Nearly 30 years after two financial advisors started their practice with a couple of telephones and Rolodexes, they sold it to one of the largest private equity-backed RIA acquirers.
Julianne Andrews and Cathy Miller of Atlanta Financial Associates have “not a few but many clients who were with us” when they launched in 1992, Andrews noted in an interview with the co-founders. On Jan. 7, Mercer Advisors announced it had acquired Atlanta Financial, which now has a 13-member advisor team and $815 million in assets under management.
With seven deals announced before Dec. 22, the Oak Hill Capital and Genstar Capital-backed firm is one of the most active acquirers in wealth management, according to Echelon Partners, an investment bank and consulting firm. Mercer is also the No. 3 firm onFinancial Planning’s RIA Leaders ranking of the largest fee-only RIAs.
The parties didn’t disclose the terms of the deal.
Andrews and Miller say the choice of Mercer capped about a year of work narrowing down suitors in consultation with investment banking firm Park Sutton Advisors. The succession plan-focused deal will “fast forward the development of the firm by a decade or more,” according to Miller.
“The business has gotten so much more complex,” she says. “At this stage in our career, we wanted to get back into what got us into the business in the first place, which is working with clients.”
Atlanta Financial has 19 employees, including Rick Henderson and Chris Blackmon, who are fellow shareholders in the practice along with Andrews and Miller. Post-deal, the firm is retaining its broker-dealer affiliation with Purshe Kaplan Sterling Investments and its custodial relationship with Charles Schwab.
“Nothing is going away,” Andrews says. “We’re adding capabilities, we’re adding services, we’re adding all kinds of career paths for our staff.”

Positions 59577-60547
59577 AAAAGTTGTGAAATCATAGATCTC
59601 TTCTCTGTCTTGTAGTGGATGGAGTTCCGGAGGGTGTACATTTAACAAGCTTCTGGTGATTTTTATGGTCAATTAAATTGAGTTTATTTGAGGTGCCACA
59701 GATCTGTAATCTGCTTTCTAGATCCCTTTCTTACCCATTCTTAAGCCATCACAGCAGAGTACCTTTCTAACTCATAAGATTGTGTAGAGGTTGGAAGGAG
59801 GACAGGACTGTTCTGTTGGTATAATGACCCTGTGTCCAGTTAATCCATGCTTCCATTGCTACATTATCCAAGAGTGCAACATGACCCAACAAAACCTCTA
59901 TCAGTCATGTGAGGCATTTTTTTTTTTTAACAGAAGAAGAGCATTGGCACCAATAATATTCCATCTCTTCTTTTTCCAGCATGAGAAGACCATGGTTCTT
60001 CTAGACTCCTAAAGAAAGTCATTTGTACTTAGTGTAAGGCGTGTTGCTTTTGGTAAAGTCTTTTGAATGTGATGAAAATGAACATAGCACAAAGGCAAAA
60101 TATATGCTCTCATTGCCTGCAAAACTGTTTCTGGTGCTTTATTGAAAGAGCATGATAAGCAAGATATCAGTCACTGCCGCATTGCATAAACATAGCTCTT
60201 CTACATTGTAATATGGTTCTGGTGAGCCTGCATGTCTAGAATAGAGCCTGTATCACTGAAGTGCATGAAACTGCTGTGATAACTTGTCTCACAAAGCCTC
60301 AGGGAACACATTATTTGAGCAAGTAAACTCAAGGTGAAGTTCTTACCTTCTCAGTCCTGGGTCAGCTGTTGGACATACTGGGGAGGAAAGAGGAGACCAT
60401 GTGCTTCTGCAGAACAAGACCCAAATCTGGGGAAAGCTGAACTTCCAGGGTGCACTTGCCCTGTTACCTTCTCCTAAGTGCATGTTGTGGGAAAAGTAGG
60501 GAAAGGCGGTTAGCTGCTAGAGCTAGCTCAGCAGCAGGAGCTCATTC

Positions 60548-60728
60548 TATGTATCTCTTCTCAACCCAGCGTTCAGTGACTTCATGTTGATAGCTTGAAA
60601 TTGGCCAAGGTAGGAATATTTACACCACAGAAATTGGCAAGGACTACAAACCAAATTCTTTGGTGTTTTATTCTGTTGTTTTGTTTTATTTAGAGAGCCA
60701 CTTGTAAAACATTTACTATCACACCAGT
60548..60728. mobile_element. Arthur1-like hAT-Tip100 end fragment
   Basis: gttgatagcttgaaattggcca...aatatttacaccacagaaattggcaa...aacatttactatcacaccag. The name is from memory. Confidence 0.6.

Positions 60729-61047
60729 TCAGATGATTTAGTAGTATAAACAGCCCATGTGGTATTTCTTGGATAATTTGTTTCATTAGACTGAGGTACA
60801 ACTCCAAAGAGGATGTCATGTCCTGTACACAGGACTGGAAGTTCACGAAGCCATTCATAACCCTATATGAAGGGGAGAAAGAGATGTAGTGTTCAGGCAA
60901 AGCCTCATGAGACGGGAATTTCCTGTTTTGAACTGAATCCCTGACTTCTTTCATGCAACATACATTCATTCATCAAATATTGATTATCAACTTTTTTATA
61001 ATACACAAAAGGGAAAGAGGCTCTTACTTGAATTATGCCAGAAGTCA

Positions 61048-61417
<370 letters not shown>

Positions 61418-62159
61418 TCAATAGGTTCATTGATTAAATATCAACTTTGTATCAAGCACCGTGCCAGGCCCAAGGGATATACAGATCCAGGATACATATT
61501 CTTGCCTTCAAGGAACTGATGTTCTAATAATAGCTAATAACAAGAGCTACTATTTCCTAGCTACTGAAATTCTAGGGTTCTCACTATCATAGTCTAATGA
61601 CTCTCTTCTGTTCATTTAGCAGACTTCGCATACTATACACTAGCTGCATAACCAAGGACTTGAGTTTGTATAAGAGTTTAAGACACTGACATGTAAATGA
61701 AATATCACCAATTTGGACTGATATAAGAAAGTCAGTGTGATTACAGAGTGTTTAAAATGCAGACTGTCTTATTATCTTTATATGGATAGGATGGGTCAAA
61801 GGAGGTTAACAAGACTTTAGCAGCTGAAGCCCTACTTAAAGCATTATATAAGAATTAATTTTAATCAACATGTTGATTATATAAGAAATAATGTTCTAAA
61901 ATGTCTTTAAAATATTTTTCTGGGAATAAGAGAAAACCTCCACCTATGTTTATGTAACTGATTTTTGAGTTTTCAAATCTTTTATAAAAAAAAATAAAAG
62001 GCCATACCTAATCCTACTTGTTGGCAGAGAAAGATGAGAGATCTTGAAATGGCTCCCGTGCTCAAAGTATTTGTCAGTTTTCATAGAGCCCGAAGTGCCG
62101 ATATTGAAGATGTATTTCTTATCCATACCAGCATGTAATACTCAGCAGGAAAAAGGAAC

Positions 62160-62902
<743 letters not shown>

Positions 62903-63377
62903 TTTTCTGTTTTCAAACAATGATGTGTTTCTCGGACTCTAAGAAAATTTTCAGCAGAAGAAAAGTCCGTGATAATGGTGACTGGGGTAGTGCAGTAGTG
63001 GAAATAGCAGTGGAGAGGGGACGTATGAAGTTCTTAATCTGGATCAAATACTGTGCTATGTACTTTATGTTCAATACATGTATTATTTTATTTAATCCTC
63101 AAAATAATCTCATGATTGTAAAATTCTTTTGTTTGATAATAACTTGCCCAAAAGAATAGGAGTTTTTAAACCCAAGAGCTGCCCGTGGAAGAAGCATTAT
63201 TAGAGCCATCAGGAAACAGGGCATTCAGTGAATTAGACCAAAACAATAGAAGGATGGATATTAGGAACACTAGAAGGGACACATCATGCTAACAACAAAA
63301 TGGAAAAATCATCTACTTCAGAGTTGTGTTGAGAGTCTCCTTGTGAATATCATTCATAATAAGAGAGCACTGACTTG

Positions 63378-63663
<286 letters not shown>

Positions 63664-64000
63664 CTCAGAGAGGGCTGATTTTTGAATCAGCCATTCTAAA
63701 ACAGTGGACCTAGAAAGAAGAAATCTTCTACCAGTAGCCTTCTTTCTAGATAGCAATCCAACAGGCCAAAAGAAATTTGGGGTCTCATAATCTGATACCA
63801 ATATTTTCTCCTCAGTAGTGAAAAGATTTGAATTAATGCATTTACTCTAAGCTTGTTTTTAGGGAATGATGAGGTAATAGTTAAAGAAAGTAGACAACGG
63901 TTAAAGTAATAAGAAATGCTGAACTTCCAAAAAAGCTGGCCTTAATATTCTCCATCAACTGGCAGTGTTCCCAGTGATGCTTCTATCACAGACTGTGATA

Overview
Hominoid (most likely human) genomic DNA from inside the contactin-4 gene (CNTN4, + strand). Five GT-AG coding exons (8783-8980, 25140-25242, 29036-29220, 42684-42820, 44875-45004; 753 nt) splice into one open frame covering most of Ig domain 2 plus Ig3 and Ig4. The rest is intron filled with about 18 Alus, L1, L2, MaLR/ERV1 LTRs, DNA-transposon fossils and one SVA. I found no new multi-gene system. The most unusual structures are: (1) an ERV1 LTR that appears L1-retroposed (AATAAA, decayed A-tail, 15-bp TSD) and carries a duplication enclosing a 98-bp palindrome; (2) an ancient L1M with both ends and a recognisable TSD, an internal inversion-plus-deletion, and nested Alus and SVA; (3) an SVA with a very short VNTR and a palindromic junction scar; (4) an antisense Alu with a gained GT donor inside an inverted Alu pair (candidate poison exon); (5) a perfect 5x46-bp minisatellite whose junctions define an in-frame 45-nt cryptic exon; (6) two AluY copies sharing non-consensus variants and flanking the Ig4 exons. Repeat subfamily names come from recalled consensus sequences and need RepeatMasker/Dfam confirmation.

Succession planning requires a major financial commitment from owners that can reduce the bottom line and create internal strife among employees, according to Carolyn Armitage, a managing director with Echelon.
“An external succession plan with the right partner” has proven “a terrific solution for so many advisors looking for that succession plan,” Armitage says. “It’s really difficult for advisors to get their arms around for a variety of reasons.”
Denver-based Mercer has more than 440 employees and advisors managing nearly $25 billion in client assets out of more than 45 offices across the country. In addition to the Atlanta Financial deal, the firm has already unveiled three other acquisitions in 2021 for RIAs with more than $2.4 billion in combined AUM: McGee Wealth Management, Kays Financial Advisory and Rowland Carmichael Advisors.
Miller notes that she began her career as a financial advisor on Black Monday in 1987. The two founders of Atlanta Financial adopted fee-based services in the early 2000s before it was common to do so in the industry. Andrews recalls that it was also “a little bit unusual to have a women-founded” wealth management firm in 1992.
Under Mercer, their team will gain access to estate planning and other services associated with family offices, according to Miller.
“This move to Mercer is our recognition that clients want a more comprehensive service,” she says. “We think this really positions us to compete locally really well and gives us the platform to take us through the next few decades.”